Voices of dementia patients disappear. Almost all of us have cameras and video recorders, but many of us don’t think it’s important to record our loved ones. Consequently, voices of #dementia patients vanish from our whole culture. A team in England is working to change this trend through the Dementia Diaries project.
The Dementia Diaries project — which originated at Leeds Beckett University in England — collected 1965 audio diaries from participants with early onset dementia. They provided participants with mobile hand sets and invited them to make audio diaries of their experiences. This work was part of a concerted effort to “develop a public record and a personal archive of individuals’ experiences of living with dementia.”
Real Voices of People with Dementia
You can explore the Dementia Diaries project by going to the online archive published by On Our Radar. On Our Radar is a “team of journalists, software architects, digital storytellers and development workers” who use the power of citizens to spark change. Their work solicits opinions from people who live at the margins of society. They publicize this material so policy makers hear more ideas as they make decisions affecting us all.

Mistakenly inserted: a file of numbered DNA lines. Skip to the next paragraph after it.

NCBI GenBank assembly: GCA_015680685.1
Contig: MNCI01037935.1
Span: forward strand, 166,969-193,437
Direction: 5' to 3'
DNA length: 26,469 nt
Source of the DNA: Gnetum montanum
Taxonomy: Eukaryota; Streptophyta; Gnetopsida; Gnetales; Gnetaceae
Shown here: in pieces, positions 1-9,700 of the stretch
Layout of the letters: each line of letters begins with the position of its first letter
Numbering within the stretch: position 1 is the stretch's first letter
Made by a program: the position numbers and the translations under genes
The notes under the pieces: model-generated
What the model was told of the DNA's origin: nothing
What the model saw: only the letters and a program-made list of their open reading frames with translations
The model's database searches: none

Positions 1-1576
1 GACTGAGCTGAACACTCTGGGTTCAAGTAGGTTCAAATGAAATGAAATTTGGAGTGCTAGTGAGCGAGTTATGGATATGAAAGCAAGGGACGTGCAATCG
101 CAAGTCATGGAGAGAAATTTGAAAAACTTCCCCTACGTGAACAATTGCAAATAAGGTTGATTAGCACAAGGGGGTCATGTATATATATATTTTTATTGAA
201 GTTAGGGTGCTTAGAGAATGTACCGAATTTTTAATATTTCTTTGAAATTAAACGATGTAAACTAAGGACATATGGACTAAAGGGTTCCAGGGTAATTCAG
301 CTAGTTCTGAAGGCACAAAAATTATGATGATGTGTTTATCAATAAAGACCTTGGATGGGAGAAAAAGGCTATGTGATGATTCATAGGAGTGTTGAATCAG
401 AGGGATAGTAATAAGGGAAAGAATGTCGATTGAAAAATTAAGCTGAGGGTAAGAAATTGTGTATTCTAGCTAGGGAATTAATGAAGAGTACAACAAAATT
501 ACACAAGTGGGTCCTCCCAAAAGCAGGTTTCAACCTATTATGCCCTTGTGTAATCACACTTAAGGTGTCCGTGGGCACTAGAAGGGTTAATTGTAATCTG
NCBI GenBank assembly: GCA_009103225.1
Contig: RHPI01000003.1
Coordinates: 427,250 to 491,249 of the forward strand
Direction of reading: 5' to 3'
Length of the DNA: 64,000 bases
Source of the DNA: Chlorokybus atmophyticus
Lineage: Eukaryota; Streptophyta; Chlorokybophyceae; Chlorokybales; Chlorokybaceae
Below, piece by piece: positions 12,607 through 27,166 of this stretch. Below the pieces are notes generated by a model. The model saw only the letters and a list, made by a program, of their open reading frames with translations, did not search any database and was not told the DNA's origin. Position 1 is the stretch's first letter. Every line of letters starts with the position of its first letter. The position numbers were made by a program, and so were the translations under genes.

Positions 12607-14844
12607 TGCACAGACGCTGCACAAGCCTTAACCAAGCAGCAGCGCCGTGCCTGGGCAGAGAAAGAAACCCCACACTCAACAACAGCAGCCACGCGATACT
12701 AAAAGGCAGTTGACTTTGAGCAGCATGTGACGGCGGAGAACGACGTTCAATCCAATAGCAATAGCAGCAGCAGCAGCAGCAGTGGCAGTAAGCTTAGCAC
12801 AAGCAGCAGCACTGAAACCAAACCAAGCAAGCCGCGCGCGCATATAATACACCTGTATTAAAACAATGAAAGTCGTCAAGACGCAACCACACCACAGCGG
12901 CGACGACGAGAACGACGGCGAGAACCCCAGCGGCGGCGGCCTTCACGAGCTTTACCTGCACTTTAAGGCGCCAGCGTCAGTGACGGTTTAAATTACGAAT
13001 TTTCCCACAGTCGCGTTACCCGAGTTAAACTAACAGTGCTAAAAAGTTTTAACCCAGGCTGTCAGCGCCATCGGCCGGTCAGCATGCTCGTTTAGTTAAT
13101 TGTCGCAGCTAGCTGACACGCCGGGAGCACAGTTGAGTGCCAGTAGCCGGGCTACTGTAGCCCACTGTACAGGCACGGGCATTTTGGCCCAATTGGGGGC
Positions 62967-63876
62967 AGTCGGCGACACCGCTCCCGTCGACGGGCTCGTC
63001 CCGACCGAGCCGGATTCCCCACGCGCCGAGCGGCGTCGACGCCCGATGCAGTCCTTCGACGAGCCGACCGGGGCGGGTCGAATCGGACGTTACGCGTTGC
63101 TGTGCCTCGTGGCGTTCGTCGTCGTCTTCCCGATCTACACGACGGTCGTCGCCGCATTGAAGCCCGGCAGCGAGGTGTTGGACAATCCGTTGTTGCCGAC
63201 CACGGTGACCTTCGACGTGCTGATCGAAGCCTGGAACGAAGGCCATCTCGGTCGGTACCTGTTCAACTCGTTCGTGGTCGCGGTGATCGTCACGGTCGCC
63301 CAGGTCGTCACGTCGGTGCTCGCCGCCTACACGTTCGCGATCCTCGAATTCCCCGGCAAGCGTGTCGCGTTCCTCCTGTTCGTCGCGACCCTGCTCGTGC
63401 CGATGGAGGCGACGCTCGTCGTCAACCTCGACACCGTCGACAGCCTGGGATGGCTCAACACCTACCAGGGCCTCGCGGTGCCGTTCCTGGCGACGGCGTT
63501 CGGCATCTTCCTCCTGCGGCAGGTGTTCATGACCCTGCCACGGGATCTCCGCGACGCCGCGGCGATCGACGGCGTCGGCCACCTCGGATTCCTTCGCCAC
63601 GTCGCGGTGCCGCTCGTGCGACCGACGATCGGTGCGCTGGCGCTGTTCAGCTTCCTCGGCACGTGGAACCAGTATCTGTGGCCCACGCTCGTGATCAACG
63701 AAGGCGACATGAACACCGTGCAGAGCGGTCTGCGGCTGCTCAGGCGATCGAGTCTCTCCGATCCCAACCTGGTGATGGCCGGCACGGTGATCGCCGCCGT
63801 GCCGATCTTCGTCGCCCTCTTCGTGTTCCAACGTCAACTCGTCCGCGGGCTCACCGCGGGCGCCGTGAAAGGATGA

Before my mother got sick, she was very well-organized. Mom had a methodical approach to solving problems. Influential people relied on her because she was very responsible, yet also gracious. If Old Mom could speak, she’d have lots of ideas to offer leaders who must now address the dementia epidemic.
The Dementia Diaries project did us a tremendous favor by asking #dementia patients to share insights about the disease. I wish I would have done that with my mother long ago. If your loved one still talks, take a minute to ask their opinions about things and record their responses. In the future, you will value what they say even more than you do now.